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Arrays in R

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Fundamentals of R
Objects in R
Integers in R

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Course Description 

This module looks at more complex data structures, building on what was covered in the beginner data structures module.   

Learning Objectives 

The objectives of this module are to provide you with an understanding of: 

  • Different data types  
  • Integers  
  • How to coerce elements, and force coercion  
  • How to construct a matrix  
  • How to construct an array 
  • How to construct a list 

Intended Audience 

Aimed at all who wish to learn the R programming language. 


No prior knowledge of R is assumed. Delegates should already be familiar with basic programming concepts such as variables, scope, and functions. Experience of another scripting language such as Python or Perl would be an advantage. Understanding mathematical concepts will be beneficial.


We welcome all feedback and suggestions - please contact us at qa.elearningadmin@qa.com to let us know what you think. 


- [Instructor] Arrays in R. In the same way that matrices generalise vectors, arrays generalise matrices. What is an array? An array in an n-dimensional homogenous structure. In the same way a vector can hold scalars, a matrix can hold vectors, an array can hold matrices, specifically a 3-D array. To scale this up, a 4-D holds several 3-D arrays, and so on. Let me create a 3-D array on the screen, using the array constructor, I input in the vector that I'd like to see, and then I use the dim argument for the dimensions, and here I'm asking for a two by three matrix one time. So there is one of them. What if I wanted to change that to being a one by three matrix here, but two times. I would see two matrices, and each matrix is of size one by three. I can create a two by two matrix three times. So long as the product of my dimensions is the same as the length of the data inside the array, I will see three matrices on the screen, and each matrix is of size two by two. I can ask for the dimensions of a array that I have created, and this will return a vector of two-two-three because I know that I created this. So for index sub setting, if I just bring D-3 up onto the screen again, I can ask for a subset of this array by grabbing in this case I would like to select the first row and the first column from every matrix.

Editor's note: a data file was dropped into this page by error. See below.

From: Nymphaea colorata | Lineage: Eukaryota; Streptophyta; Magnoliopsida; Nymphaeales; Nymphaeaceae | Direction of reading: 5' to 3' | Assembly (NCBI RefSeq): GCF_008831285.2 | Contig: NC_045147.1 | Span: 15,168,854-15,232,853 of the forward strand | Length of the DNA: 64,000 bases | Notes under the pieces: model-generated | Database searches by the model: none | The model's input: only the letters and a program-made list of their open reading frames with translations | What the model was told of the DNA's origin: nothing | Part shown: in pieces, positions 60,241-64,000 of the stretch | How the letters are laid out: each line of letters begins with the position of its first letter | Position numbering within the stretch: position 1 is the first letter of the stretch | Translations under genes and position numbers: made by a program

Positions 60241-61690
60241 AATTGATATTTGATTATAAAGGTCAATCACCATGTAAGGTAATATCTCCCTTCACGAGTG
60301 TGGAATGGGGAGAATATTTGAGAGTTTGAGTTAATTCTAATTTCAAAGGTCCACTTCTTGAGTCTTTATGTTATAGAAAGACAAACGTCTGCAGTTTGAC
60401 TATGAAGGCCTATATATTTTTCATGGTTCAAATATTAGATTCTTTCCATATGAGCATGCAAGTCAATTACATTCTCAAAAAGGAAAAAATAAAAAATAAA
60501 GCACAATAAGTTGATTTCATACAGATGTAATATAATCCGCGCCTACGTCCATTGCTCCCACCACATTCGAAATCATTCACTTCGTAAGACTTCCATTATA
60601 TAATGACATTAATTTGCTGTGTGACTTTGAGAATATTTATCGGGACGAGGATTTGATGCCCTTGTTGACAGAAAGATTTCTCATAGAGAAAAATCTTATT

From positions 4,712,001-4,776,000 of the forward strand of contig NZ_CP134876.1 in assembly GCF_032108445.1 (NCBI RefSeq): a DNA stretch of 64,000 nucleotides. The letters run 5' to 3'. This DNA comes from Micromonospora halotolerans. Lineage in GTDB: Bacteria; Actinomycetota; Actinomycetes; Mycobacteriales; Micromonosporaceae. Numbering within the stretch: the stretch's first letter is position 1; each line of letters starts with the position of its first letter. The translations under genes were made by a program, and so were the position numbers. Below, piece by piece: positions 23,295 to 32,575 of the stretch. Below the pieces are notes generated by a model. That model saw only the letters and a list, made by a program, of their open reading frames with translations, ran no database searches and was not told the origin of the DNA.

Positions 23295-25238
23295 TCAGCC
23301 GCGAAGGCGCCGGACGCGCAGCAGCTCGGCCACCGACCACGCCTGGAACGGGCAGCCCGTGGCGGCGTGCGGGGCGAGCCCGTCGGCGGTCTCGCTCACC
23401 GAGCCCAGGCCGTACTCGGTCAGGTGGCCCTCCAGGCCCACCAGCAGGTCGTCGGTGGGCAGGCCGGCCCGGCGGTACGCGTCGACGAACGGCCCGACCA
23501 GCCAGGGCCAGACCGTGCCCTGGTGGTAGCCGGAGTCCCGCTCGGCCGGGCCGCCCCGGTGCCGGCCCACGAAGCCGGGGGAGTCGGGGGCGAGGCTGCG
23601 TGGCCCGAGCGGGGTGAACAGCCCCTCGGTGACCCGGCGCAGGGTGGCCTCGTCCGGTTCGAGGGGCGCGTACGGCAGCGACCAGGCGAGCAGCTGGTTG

So that would be asking for the first row, first column of the first matrix, the one there at the top of the screen, and then asking for the first row, first column of the second matrix, asking for the five in the middle of the screen, and the third one would be the first row, and the first column of the third matrix, and hence when I ran this command here D-3 one one blank, I return one, five, nine. Arrays support complex sub setting including matrices and vectors, so if I was to enter in D-3, two, C, two, comma one, comma two this would return eight six. Now we can explain that by building this up slowly. So let me just clear the screen, and show you D-3, and let me show you what the. This shows a matrix by bringing in the number two. So we're asking for the two, four, six, eight, ten, twelve, column wise fills. Next I'm asking for in a specific order, a vector two comma one that returns the second one first and then the first one second. And the last section is just restricting us to being the second, okay. It's a bit hard to explain on a two dimensional screen, but I'll do my best to talk through what a four dimensional array looks like.